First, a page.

It’s been a busy couple of weeks for the Access to Justice Lab! In April we launched the Pre-Trial Release Study in Dane County, Wisconsin. A few weeks ago we launched Part 2 of the Debt Collection Default Study in multiple court locations in Massachusetts. We are now excited to officially announce the start of what could turn into the largest RCT ever conducted in the law: the Financial Distress Research Project (“FDRP”)!
Thanks to the hard work of many, many people, the first mailings for the FDRP intervention–which has been six years in the making–were sent to recruit study participants. Five hours of folding, three printer jams, and (miraculously) zero paper cuts later, mailings are on their way to pro se defendants in consumer debt cases in seven Connecticut court locations.
The study, a partnership among academic institutions, several branches of government, legal services, and the private sector, is the first attempt to obtain rigorous evidence about what works for individuals in financial distress. There will never be enough lawyers for every consumer debt defendant who needs one; hundreds of people are sued in collection proceedings every week in CT alone.
So what’s a helpful and cost-effective alternative to direct representation? Can people advocate for themselves in these cases without a lawyer? The FDRP tests the effectiveness of financial counseling and self-help packets. The latter was crafted over years of legal and interdisciplinary research, design input, and user feedback surveys by law students and professors. There are many lessons to be learned from other fields on how to communicate complex concepts and write self-help materials that are actually accessible. To that end, we’ve tried to incorporate those lessons in everything from font choice to the verbal tone of the text t0 the inclusion of cartoons and the Lab’s inimitable character actor, Blob.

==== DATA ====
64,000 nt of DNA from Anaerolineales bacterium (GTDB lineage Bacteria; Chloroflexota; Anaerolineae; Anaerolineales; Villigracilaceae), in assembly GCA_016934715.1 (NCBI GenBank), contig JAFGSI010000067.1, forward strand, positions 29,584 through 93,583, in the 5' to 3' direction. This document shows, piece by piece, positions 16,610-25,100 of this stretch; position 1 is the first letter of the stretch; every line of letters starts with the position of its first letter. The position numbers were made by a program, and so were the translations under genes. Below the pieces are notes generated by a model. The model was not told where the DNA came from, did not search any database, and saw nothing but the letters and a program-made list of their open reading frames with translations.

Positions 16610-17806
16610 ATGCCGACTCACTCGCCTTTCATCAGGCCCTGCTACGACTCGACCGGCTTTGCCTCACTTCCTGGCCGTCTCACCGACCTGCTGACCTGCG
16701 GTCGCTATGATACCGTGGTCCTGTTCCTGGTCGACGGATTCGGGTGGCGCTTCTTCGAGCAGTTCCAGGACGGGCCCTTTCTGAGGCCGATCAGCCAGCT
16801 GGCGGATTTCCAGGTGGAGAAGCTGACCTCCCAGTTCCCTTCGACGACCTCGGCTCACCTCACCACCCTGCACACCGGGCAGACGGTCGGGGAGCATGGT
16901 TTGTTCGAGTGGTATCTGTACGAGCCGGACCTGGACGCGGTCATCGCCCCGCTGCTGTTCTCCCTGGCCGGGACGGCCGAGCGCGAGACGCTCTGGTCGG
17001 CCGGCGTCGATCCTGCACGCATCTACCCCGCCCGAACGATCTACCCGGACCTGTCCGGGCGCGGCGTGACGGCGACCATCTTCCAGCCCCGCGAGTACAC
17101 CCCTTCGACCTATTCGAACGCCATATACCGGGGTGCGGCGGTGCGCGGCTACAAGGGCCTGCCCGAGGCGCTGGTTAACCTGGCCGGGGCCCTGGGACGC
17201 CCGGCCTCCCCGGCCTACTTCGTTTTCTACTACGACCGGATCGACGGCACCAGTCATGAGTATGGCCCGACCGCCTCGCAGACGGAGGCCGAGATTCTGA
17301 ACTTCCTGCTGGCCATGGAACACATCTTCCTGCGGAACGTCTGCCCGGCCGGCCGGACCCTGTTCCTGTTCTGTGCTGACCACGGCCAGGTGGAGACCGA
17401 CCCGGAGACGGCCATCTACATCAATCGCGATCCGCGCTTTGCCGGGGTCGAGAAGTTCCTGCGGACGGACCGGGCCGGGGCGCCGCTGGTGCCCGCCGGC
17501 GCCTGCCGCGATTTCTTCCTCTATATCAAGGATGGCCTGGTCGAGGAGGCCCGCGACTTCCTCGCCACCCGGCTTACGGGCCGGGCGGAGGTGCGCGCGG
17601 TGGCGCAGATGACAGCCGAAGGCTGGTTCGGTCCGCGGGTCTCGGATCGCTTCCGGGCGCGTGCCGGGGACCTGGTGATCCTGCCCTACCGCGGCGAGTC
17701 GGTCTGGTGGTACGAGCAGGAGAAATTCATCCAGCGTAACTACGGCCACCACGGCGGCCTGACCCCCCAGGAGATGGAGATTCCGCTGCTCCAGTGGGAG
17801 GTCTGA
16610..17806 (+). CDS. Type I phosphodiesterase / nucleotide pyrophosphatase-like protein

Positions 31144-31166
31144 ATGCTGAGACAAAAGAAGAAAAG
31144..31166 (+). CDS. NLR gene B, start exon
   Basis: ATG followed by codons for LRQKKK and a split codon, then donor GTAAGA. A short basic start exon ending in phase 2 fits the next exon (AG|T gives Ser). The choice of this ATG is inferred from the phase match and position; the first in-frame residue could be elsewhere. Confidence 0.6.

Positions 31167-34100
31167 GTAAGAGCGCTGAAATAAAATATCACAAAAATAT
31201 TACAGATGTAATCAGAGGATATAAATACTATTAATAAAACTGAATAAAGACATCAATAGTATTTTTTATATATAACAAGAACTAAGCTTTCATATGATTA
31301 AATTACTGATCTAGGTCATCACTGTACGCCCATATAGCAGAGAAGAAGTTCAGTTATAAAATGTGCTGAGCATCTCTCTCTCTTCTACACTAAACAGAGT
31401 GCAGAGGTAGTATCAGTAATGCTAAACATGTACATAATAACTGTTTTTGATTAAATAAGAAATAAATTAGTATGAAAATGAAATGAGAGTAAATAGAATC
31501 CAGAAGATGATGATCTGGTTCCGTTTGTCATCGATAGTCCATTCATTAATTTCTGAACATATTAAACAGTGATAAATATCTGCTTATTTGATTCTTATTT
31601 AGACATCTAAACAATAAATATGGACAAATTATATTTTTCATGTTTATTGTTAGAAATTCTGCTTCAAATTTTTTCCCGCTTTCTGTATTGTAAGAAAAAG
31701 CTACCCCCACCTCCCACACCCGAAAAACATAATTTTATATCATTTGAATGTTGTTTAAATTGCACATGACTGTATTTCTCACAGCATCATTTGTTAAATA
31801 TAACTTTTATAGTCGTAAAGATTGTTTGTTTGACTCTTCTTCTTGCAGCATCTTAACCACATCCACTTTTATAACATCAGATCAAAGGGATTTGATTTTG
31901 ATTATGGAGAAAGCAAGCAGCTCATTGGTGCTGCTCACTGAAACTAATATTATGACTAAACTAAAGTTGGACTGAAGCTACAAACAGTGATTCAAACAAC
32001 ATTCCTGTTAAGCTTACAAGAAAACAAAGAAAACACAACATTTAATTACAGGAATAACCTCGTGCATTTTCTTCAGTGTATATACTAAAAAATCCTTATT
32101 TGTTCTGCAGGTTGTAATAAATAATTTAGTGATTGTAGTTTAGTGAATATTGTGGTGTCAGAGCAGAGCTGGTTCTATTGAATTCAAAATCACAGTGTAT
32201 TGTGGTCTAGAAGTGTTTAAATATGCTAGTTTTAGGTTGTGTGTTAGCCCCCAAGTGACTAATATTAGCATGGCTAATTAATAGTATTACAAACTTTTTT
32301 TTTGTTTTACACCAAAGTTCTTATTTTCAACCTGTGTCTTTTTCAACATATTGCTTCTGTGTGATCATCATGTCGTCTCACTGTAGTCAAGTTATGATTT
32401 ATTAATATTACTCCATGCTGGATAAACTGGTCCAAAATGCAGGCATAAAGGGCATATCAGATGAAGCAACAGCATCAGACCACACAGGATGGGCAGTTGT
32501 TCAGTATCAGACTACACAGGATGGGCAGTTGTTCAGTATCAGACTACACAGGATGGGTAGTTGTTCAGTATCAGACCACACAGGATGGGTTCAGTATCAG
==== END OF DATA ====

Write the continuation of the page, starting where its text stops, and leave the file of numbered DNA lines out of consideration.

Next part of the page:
Once people enter the study they will be randomized to receive legal representation from Connecticut Legal Services (“CLS”), or they will be given a self-help packet to aid them through their small claims case. Those randomized to self-help assistance will also receive materials for assessing whether bankruptcy is the right option. If so, it will aid them through the process of bankruptcy and debt management. Participants will also be randomized to receive actual financial counseling or a placebo food safety counseling module.
In this study we’ll be collecting outcomes that extend beyond the courthouse to see how individuals in financial distress are faring in a more personal sense. Financial distress affects more than just one’s bank account; it can also carry negative repercussions for housing stability and mental health.
You can read more about it in articles featured in MarketWatch, insideARM, and the Stamford Advocate.
Stay tuned for more updates from the Lab as we move forward with this exciting RCT!